The heat exchange capacity of the conserving device 42 is manifested as an additional effective cooling capacity of the evaporator and an additional heating capacity of the condenser, with no additional energy consumption. Adding air saving device 42 with any evaporator and condenser increases the drying rate. When downsized, the compressor 16 can also be downsized and made cheaper, the same drying rate is realized, and energy consumption is reduced.

Coolant subcooler (cooler)
The wet air heat sink 14 is effective as a means of removing heat from the dryer after performing heat useful work. An improvement to the wet air heat sink 14 is shown in FIG. 6 as an alternative means for removing heat substantially equal to the power consumption of the compressor.

  In this embodiment, coolant exits condenser 26 and enters coolant subcooler 44 at point 2 '. The subcooler 44 removes heat substantially equal to the power consumption of the compressor 16 and effectively performs the same function as the heatsink 14 that is not required when using the subcooler 44. The heat sink 14 is shown as a dotted line to indicate that this is not necessary.

  The coolant exits the subcooler 44 at point 3 ′, passes through the receiver 28 and reaches the TEV 30. The TEV 30 reduces the coolant pressure as in the previously discussed embodiment. However, the subcooler 44 removes sensible heat from the coolant, which enters the TEV 30 with a very low enthalpy. The coolant leaving the TEV 30 and entering the evaporator 18 at point 5 'is very poor in quality (more liquid and less gas) when using the subcooler 44. This greatly improves the cooling capacity of the evaporator 18.

  The subcooler 44 has additional advantages over the heat sink 14. The subcooler 44 is preferably a coolant-to-air or coolant-to-liquid heat exchanger, as opposed to a heat sink 14, which is an air-to-air heat exchanger. As a result, the subcooler 44 is more effective, can be downsized, and can reduce manufacturing costs.

  The coolant that enters the subcooler 44 at point 2 ′ is much hotter than the humid air that enters the heat sink 14 at point 3. As a result, the subcooler 44 is a larger method than the heat sink 14 (ΔT between the coolant and the cooling fluid, eg, room air), further improving its effectiveness and allowing the size to be further reduced.

  The subcooler 44 also changes the thermal balance of the system. In general, the capacity of the condenser 26 is equal to the capacity of the evaporator 18 plus the power consumption of the compressor 16. However, as the compressor 16 power is removed from the subcooler 44, energy balance requires that the capacity of the condenser 26 must be equal to the capacity of the evaporator 18. When the subcooler is active, the saturation temperature decreases, the evaporator capacity increases, and the condenser capacity decreases until this equilibrium is reached.

  As the subcooler 44 is active, the saturation temperature of the system decreases, so the evaporator 18 overheats or the coolant mass flow changes accordingly. This depends on the behavior of TEV30. If the TEV 30 is configured to maintain a constant overheat, the subcooler 44 increases the coolant mass flow rate as needed during operation. This proportionally increases the capacity and drying rate of the heat pump if the loop airflow is sufficient.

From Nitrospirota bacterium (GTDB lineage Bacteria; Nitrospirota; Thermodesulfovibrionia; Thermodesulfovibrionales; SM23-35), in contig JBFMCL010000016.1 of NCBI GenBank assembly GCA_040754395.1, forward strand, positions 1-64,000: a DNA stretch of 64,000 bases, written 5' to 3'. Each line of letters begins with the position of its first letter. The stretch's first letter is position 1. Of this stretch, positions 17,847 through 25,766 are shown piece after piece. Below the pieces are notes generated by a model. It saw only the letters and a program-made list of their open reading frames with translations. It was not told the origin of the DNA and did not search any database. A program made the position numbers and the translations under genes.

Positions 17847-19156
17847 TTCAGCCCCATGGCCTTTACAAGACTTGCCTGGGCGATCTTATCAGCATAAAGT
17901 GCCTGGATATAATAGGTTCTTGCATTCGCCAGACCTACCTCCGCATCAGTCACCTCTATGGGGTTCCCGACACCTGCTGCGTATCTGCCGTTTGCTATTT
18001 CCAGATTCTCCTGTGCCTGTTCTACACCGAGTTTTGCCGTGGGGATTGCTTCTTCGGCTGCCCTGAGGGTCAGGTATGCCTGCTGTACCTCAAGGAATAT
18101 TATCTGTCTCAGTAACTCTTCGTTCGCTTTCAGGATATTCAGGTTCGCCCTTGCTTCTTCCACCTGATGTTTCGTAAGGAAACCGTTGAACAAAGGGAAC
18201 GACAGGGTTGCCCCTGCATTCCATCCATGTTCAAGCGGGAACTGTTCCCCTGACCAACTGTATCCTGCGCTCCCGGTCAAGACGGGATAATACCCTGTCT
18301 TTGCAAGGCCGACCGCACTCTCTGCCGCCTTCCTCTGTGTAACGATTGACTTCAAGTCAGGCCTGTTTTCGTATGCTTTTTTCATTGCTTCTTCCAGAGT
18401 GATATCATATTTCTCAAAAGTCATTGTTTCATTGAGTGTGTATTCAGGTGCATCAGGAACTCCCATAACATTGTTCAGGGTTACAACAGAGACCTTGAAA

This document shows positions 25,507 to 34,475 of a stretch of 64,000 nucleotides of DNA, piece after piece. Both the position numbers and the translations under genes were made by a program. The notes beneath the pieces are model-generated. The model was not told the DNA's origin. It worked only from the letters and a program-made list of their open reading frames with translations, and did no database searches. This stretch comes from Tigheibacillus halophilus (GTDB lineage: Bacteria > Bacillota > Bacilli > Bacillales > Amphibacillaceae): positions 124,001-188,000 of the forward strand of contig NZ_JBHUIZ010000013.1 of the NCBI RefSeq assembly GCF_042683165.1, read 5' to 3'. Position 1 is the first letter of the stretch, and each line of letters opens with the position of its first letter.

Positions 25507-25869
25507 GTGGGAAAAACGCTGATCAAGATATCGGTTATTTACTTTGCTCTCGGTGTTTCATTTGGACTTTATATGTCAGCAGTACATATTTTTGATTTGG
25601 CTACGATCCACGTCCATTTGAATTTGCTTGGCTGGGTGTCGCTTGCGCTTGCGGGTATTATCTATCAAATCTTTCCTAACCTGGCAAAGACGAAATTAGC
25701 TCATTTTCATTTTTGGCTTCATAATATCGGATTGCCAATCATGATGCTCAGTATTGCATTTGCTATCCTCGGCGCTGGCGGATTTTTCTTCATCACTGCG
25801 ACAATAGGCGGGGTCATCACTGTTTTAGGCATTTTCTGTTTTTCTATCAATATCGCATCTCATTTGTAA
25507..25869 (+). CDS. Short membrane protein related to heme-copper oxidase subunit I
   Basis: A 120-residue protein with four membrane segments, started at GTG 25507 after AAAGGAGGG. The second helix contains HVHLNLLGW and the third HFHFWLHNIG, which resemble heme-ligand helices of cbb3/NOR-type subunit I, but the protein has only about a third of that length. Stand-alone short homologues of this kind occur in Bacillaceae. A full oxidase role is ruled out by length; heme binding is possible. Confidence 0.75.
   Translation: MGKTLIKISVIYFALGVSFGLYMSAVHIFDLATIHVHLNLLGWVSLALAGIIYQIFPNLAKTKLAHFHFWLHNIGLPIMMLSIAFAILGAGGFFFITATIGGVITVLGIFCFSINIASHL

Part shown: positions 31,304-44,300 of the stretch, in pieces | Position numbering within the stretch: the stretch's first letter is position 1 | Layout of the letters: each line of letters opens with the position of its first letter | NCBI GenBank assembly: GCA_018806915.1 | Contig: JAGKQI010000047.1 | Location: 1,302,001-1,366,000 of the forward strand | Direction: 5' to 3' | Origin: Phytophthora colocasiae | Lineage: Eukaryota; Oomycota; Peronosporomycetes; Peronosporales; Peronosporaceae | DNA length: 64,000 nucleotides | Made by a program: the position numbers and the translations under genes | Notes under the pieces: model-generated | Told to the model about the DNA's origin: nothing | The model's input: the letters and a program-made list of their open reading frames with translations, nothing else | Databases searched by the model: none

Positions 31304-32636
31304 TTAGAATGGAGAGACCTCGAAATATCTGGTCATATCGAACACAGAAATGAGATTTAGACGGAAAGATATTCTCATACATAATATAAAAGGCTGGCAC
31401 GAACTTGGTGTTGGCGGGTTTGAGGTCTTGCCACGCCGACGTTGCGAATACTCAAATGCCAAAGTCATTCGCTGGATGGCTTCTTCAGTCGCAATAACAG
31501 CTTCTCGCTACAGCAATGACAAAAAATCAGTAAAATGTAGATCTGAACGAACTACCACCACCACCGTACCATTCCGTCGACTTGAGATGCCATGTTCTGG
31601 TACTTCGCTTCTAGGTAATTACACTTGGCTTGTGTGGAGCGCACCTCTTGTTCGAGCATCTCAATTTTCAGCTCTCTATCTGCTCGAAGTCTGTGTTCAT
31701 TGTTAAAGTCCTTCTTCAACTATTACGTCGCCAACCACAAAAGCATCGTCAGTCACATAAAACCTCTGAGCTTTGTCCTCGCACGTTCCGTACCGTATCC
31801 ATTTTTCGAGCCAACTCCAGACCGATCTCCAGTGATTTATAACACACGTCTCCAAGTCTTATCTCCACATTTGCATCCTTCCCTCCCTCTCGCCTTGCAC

If the evaporator 18 overheat condition can float, this increases when the subcooler 44 is active. This is advantageous in some embodiments discussed in the coolant savings section of this document. When subcooler 44 is used, if the superheat of the coolant increases at point 7 'of the suction section of the compressor, the superheat of the coolant exiting compressor 16 increases at point 1'. This reduces the effectiveness of the capacitor 26 and is commensurate with the reduced capacitance of the capacitor 26 that is required when the subcooler 44 is active.

  The subcooler 44 has additional advantages when used with the air saving device 42. Use of the heat sink 14 greatly reduces the performance of the air saving device 42. This is because the humid air entering at point 4 is cooled by the heat sink 14. If the subcooler 44 is used, the heat sink 14 is not preferably used, and the humid air entering the saving device 42 is very hot, the performance of the saving device 42 is greatly improved.

  The subcooler 44 can be configured as an air-cooled heat exchanger. In an air-cooled embodiment, it is preferable to include a suitable fan or blower means for delivering ambient room air to the air side of the subcooler. The fan or blower means draws room air from the front of the dryer cabinet as close to the floor as possible where the air is normally the coldest, avoiding the release of warm air towards the operator and exhausting air. It is preferable to exhaust air at the rear of the cabinet to prevent it from being pulled in.

  The subcooler 44 can be enclosed in a housing that is preferably insulated, which substantially limits heat transfer and natural convection air flow when the fan or blower means is not operating, and thus cooling. Accurate control of the hot water configuration of the subcooler 44 is facilitated via the air flow control means.